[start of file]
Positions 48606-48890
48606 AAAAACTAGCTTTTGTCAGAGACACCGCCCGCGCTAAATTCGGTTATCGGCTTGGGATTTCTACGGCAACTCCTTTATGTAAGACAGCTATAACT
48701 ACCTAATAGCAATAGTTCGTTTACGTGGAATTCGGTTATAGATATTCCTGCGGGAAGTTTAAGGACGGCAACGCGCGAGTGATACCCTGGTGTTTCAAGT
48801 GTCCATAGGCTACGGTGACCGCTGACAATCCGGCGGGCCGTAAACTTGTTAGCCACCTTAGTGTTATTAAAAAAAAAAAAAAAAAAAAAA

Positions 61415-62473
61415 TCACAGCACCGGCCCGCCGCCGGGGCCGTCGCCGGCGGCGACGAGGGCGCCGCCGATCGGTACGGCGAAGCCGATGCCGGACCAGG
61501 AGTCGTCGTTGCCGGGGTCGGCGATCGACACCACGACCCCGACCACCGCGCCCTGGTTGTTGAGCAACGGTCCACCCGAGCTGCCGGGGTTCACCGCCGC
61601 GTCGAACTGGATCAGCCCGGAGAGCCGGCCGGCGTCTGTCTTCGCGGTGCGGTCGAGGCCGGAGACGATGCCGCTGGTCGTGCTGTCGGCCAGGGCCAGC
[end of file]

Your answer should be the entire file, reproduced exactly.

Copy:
Positions 48606-48890
48606 AAAAACTAGCTTTTGTCAGAGACACCGCCCGCGCTAAATTCGGTTATCGGCTTGGGATTTCTACGGCAACTCCTTTATGTAAGACAGCTATAACT
48701 ACCTAATAGCAATAGTTCGTTTACGTGGAATTCGGTTATAGATATTCCTGCGGGAAGTTTAAGGACGGCAACGCGCGAGTGATACCCTGGTGTTTCAAGT
48801 GTCCATAGGCTACGGTGACCGCTGACAATCCGGCGGGCCGTAAACTTGTTAGCCACCTTAGTGTTATTAAAAAAAAAAAAAAAAAAAAAA

Positions 61415-62473
61415 TCACAGCACCGGCCCGCCGCCGGGGCCGTCGCCGGCGGCGACGAGGGCGCCGCCGATCGGTACGGCGAAGCCGATGCCGGACCAGG
61501 AGTCGTCGTTGCCGGGGTCGGCGATCGACACCACGACCCCGACCACCGCGCCCTGGTTGTTGAGCAACGGTCCACCCGAGCTGCCGGGGTTCACCGCCGC
61601 GTCGAACTGGATCAGCCCGGAGAGCCGGCCGGCGTCTGTCTTCGCGGTGCGGTCGAGGCCGGAGACGATGCCGCTGGTCGTGCTGTCGGCCAGGGCCAGC